super cute all-in-one felt kits
Do you love making things out of felt? Of course you do! Felt is so much fun to work with and use for making adorable things. Today I'm happy to show you two felt kits with some of the cutest patterns around. They're also quite different, as one is a Star Wars kit and the other is for folk woodland animals!
I don't buy kits too often, because I have a lot of felt around here already. Buying a pattern is usually all I need. These two kits, however, have some features and special items that make them stand out from many of the kits you see, and they're worth buying the bundle.
For full disclosure, these kits were sent to me from their publishers/creators, but even though they were provided for review, I was a fan before they came my way. Starting with the Star Wars Felt kit...
Even though her name doesn't appear on the outside of the box, this kit was designed by Aimee Ray, of Doodle Stitching fame. When she showed it in her Instagram feed, I was instantly smitten with the patterns. After all, I do love Star Wars crafting! Then I saw it at my local Barnes & Noble and very nearly bought it. When the publisher offered to send me a kit, I may have squealed a little.
Inside the kit, you get a booklet with all of the project instructions, pattern stencil cards, felt, stuffing, embroidery floss, and a needle. All you need extra are scissors, a marking pencil, tracing or tissue paper and a finer needle if you want. While the felt isn't high-end, it is a nice quality.
The booklet shows a photo of each Star Wars character you can make, and along with the description and materials list, it also gives a difficulty rating. I love that the rating is given in Star Wars terms, and this Jedi Knight level Yoda makes it a mid-level project.
With this kit you can make Han Solo, Wicket the Ewok, Luke Skywalker, Princess Leia Organa, Yoda, Chewbacca, Darth Vader, C-3PO, R2-D2, and Boba Fett.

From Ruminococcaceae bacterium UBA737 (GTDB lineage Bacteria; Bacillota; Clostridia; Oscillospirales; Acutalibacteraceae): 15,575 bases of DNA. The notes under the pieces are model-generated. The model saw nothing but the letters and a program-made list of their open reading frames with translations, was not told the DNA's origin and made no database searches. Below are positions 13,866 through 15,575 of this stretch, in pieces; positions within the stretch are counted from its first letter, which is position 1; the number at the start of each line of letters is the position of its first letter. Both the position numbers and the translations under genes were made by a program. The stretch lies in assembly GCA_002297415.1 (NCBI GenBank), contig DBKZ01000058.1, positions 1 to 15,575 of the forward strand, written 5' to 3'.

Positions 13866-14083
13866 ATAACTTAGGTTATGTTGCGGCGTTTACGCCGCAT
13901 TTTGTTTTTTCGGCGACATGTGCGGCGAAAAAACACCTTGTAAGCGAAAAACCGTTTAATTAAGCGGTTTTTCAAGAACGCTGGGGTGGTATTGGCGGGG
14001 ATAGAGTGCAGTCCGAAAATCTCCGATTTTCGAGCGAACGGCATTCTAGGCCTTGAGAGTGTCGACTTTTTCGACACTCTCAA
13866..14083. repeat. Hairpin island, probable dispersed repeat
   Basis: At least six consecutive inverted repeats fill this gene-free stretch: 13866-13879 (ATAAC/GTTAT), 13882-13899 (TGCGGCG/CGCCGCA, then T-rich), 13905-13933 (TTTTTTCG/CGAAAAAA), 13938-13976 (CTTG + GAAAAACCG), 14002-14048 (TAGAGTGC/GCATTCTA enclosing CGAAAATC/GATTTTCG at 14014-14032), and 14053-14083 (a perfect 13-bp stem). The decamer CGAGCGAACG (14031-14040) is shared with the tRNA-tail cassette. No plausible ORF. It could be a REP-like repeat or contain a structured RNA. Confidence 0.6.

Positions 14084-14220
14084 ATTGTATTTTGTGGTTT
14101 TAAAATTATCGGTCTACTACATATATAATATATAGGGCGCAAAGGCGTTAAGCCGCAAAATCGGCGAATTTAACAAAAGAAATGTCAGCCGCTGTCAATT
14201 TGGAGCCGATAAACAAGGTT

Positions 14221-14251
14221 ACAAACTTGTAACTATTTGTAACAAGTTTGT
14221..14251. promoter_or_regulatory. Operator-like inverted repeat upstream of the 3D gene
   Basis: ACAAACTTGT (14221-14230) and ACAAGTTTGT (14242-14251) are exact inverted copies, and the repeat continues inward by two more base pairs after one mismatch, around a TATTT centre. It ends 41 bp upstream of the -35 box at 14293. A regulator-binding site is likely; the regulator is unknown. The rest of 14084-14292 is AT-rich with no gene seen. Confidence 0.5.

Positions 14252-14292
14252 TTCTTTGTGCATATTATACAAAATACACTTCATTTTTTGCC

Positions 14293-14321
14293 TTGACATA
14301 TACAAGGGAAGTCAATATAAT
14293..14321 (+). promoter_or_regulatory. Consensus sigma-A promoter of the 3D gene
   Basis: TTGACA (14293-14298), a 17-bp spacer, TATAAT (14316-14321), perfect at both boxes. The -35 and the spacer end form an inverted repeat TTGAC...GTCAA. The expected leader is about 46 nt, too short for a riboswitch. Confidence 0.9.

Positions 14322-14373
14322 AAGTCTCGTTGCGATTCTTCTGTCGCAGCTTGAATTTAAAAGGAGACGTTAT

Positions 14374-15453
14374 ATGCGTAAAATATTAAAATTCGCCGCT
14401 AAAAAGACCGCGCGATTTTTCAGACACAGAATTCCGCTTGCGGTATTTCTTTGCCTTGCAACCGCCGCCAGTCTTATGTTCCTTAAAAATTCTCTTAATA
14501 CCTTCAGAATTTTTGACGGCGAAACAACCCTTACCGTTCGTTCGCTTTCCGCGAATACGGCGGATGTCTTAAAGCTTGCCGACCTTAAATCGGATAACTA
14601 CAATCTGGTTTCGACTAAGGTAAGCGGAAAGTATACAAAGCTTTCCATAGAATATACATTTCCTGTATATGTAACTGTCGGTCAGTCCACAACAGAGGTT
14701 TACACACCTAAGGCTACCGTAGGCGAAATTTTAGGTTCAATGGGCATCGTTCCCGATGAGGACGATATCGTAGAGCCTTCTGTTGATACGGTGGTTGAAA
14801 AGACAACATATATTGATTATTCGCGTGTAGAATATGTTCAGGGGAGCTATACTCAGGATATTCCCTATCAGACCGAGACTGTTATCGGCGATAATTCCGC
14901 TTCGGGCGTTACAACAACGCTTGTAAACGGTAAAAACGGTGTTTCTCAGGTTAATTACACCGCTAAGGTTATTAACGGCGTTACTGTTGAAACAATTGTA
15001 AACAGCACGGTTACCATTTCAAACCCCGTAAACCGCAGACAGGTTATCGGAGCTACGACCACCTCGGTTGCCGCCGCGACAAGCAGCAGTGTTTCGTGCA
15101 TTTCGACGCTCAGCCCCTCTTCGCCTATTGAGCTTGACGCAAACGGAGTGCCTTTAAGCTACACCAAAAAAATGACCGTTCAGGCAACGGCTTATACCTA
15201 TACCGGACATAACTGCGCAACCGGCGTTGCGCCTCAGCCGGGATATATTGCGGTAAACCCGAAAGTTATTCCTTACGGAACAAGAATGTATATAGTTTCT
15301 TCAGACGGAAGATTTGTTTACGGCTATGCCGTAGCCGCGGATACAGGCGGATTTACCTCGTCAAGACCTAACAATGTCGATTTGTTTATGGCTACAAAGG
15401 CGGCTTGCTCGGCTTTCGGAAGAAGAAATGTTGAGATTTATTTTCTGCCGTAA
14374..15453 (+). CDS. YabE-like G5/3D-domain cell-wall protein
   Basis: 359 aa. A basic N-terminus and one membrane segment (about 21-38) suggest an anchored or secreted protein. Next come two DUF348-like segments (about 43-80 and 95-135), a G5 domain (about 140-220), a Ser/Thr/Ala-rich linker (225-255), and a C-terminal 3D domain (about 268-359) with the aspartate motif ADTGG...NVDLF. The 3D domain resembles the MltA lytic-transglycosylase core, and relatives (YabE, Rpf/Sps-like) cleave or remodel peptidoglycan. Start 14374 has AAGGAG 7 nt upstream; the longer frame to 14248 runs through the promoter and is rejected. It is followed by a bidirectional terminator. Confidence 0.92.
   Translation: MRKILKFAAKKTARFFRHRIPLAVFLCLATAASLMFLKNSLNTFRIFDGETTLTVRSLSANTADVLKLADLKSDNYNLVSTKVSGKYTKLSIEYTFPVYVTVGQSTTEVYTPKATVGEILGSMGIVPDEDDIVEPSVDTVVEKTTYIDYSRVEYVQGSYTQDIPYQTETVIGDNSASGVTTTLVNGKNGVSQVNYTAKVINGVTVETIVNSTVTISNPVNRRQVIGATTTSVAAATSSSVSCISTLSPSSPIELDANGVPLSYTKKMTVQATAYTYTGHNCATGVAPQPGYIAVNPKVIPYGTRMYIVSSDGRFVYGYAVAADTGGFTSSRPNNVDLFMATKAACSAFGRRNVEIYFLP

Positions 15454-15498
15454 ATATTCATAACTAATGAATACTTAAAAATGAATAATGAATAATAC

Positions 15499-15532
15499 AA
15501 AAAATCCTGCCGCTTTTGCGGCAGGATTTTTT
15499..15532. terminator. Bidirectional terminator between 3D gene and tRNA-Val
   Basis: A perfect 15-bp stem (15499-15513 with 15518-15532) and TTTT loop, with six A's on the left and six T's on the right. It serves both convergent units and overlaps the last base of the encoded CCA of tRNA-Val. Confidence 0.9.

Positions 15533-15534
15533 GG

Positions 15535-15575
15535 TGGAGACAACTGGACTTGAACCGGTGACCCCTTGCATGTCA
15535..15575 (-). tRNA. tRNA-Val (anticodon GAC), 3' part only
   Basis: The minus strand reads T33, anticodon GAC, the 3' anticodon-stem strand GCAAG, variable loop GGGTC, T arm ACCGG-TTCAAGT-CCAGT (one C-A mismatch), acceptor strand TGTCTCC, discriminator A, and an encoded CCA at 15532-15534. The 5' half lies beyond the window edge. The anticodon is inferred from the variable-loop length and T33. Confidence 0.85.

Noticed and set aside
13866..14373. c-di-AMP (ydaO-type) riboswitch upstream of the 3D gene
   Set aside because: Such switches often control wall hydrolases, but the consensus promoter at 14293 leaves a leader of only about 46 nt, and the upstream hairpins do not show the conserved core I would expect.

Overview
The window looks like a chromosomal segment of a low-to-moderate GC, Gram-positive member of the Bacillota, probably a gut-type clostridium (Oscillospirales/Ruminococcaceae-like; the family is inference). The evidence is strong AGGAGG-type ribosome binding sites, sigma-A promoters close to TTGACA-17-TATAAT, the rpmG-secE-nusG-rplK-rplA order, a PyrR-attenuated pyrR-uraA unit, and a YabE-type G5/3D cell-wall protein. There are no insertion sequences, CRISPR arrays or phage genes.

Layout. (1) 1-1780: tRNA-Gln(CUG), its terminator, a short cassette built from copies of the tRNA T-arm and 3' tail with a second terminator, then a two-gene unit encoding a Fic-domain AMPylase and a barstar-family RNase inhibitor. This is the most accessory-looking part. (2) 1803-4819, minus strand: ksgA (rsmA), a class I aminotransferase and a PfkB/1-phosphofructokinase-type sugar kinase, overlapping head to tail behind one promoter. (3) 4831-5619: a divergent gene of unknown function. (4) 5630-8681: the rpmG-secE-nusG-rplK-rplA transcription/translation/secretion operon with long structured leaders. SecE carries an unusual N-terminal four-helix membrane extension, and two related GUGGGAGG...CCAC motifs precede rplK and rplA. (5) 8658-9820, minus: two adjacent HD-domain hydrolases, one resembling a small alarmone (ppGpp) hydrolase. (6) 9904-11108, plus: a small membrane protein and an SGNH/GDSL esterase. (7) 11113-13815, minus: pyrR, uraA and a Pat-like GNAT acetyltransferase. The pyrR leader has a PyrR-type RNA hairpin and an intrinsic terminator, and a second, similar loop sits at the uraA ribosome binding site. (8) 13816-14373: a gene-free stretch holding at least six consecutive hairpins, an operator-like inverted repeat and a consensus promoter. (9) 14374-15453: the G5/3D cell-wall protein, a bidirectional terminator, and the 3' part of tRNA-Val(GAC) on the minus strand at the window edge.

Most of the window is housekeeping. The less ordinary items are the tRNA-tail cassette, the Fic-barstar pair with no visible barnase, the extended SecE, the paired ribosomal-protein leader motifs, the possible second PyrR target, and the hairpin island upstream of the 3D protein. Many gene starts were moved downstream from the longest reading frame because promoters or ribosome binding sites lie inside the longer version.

The written instructions are easy to follow, as is the diagram that shows you how to embroider the designs. This also serves as the embroidery pattern, which you transfer to the felt with tracing paper. You can definitely see Aimee's super cute style shining through!
Instead of trying to trace or cut out pattern pieces, they come as stencil-like cards. I love this because it makes it easier for kids to work with. I think you'd get the best size if you punch out the pieces and use those as your templates, and I think that's what's intended. But if you trace within the openings on the cards you would never lose all those pieces!
I haven't made any of the figures yet, but I'm gonna see which tracing method I like best.
Bottom line: This kit is worth the price for the patterns and instructions alone. Yes, it's a small booklet, but if it were published in a larger format and still only had these 10 designs in it, I wouldn't flinch at the asking price (especially Amazon's great price!)
If you or someone you know loves Star Wars, this is a felt kit you need!
Another kit I received is for making Heidi Boyd's Woodland Animal Ornaments. This is actually a supply kit that you can purchase to accompany the Woodland Animal Ornaments PDF pattern.
I kept seeing these super sweet animals in Heidi's Instagram feed (do you get the sense that I spend too much time on Instagram?), and sending all the hearts her way. Who wouldn't? Woodland creatures with folk-style embellishment are too cute!
And then she asked if I'd like a set to make for myself. Thank you, Heidi!
The supply kit includes wool-blend felt, embroidery floss, stuffing, glass beads, die-cut felt flowers, pins, and a needle. As with the other kit, you would also need scissors and a marking pen of some kind.
These are basic supplies, but it's this little bag that makes the kit special:
It may sound silly, but when I looked at the kit, I was struck by the brilliance of the tiny supplies.
Part of the charm of the floral folk design is in these flowers, which would not be simple to cut out. Yes, they are sort of in the pattern. But the instructions recommend die-cut flowers (and suggests how to get them) or substitutes.
And do you really want to buy a bag of approximately 1,739,284 beads just to make a few ornaments? That might be an exaggeration, but you get the idea.
The simplicity of buying this kit along with the pattern has huge appeal. I'd also point out that this is everything you need for seven ornaments (perfect for any time of the year). And you're buying them from an independent maker. Bonus points for that.
So tell me...do you like to work from kits whenever possible?